The Endangered Species Act (ESA) in the 110th Congress: Conflicting Values and Difficult Choices Page: 4 of 21
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The Endangered Species Act (ESA) in the
110t" Congress: Conflicting Values and
Increasing numbers of animal and plant species face possible extinction.
Endangered and threatened species - and the law that protects them, the 1973
Endangered Species Act (ESA, 16 U.S.C. 1531, et seq.) - are controversial, in
part, because dwindling species are often harbingers of resource scarcity. The most
common cause of species' decline is habitat loss or alteration. Habitat loss occurs
due to development, changes in land management practices, competition from
invasive species, and other factors, nearly all related to economic, political, or social
interests.1 ESA has been among the most contentious environmental laws, because
of its strict substantive provisions, which can affect the use of both federal and non-
federal lands and resources. Congress faces the issue of how to balance these
interests (which may fall on various sides of any given species controversy) with the
protection of endangered and threatened species and, as stated in ESA, "the
ecosystems upon which endangered species and threatened species depend." Because
of strong support and strong opposition to the ESA, comprehensive endangered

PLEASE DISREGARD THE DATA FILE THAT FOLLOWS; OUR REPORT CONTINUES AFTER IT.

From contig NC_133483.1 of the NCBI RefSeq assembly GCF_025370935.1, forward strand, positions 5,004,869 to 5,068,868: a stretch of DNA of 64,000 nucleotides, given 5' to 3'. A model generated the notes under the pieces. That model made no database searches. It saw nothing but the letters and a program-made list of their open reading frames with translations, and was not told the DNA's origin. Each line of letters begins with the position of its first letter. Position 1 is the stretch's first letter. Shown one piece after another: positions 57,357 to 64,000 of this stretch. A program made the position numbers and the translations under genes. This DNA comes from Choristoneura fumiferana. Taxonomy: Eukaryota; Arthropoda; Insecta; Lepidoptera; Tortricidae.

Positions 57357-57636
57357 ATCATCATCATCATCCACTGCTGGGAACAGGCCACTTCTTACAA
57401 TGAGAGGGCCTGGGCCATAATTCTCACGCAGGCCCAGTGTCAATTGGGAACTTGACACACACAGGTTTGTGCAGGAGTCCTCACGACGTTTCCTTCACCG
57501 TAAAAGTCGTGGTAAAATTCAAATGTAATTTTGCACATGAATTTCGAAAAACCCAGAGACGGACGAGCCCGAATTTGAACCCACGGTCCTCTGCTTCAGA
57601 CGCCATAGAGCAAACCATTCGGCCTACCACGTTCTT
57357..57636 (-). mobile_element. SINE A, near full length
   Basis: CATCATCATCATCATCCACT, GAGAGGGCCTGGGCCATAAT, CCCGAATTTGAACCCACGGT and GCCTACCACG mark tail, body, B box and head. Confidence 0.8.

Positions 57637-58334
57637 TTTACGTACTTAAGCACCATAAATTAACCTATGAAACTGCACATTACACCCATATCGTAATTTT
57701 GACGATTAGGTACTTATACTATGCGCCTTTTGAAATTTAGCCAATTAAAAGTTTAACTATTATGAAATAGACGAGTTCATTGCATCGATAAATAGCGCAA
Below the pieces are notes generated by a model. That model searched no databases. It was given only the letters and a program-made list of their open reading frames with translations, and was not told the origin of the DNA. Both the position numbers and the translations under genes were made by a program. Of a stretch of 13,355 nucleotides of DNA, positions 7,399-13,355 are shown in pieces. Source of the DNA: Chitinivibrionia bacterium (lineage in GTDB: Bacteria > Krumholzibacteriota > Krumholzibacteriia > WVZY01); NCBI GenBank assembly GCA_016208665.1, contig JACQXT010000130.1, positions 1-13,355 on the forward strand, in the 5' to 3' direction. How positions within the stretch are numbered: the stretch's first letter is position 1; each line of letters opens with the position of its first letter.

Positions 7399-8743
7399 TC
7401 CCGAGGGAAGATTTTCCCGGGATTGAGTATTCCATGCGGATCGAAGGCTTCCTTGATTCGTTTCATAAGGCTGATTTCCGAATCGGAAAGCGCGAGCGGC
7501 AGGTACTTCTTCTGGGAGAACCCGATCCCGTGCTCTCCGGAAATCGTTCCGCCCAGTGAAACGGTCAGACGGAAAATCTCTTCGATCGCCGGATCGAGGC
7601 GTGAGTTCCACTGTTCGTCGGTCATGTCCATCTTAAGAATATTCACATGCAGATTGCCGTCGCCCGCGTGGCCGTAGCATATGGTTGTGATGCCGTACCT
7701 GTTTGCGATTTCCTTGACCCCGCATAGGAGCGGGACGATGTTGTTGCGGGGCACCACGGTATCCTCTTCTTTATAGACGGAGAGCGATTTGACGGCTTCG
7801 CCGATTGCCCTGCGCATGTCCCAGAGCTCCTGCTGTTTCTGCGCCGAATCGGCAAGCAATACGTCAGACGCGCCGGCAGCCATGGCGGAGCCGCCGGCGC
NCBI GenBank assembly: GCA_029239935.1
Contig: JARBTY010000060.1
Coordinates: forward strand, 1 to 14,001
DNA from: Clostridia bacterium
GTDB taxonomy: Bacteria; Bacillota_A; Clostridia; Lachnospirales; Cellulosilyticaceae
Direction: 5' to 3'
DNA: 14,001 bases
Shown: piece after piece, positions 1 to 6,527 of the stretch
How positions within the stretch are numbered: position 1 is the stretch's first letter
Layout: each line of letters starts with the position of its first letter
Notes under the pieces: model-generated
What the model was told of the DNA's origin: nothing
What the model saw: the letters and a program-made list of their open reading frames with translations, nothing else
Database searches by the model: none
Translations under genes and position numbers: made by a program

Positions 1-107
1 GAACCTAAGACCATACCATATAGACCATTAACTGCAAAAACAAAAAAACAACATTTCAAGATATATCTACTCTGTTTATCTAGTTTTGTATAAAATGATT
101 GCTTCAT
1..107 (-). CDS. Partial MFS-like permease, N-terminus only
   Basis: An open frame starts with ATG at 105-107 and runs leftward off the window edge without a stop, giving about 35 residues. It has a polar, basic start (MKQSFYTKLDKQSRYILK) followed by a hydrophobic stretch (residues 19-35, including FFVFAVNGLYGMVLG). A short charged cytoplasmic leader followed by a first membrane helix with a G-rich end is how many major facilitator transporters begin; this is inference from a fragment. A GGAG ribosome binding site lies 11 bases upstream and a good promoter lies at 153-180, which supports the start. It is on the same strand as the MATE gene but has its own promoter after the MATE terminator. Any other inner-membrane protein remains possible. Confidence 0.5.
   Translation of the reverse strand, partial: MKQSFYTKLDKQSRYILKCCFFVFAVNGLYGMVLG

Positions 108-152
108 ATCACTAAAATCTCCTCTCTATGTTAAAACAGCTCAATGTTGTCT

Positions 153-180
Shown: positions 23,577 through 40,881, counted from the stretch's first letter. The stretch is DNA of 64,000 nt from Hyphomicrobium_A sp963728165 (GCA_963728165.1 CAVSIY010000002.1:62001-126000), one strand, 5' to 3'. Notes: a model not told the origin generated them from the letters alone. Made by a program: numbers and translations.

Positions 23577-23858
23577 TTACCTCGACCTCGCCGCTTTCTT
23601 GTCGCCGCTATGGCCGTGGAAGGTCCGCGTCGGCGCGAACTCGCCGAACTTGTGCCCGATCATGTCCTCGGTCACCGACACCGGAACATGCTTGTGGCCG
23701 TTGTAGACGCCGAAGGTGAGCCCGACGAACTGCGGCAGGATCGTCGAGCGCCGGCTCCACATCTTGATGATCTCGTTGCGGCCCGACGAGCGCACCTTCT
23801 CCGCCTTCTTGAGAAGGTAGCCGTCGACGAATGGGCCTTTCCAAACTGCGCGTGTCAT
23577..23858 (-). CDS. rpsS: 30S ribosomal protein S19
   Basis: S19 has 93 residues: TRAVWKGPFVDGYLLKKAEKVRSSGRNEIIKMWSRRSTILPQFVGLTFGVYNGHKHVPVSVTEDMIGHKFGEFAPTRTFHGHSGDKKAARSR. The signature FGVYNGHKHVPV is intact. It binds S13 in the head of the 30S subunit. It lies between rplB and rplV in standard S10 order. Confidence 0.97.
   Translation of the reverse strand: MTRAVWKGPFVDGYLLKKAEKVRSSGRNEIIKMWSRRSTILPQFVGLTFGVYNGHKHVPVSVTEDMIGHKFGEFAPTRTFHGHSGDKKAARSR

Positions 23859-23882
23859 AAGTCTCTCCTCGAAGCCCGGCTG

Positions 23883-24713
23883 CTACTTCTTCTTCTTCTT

species legislation has not been reauthorized since the last ESA authorization expired
in 1992. Instead, congressional efforts have focused on addressing some controversial
features of ESA. There were several attempts to enact comprehensive legislation that
would have reauthorized the ESA in the 109th Congress.2 These attempts are less
likely in the 110th Congress. Congress may shift to considering issues for oversight
such as the science used for making decisions and designation of critical habitat.
Further, Congress may also address issues related to the implementation and funding
of the ESA.
Background and Analysis
The 1973 ESA (P.L. 93-205, as amended; 16 U.S.C. 1531-1543) was a
comprehensive attempt to protect species at risk of extinction and to consider habitat
protection as an integral part of that effort. A stated purpose of ESA is to protect the
ecosystems of which listed species are a part. Under ESA, species of plants and
For example, see CRS Report RL33795, Avian Influenza in Poultry and Wild Birds, by Jim
Monke and M. Lynne Corn.
2 For a review of action by the 109E Congress on ESA, see CRS Report RL33468, The
Endangered Species Act (ESA) in the 109th Congress: Conflicting Values and Difficult
Choices, by Eugene H. Buck, M. Lynne Corn, Pervaze A. Sheikh, and Robert Meltz.
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The Endangered Species Act (ESA) in the 110th Congress: Conflicting Values and Difficult Choices, report, January 26, 2007; Washington D.C.. (digital.library.unt.edu/ark:/67531/metadc808616/m1/4/: accessed January 22, 2019), University of North Texas Libraries, Digital Library, digital.library.unt.edu; crediting UNT Libraries Government Documents Department.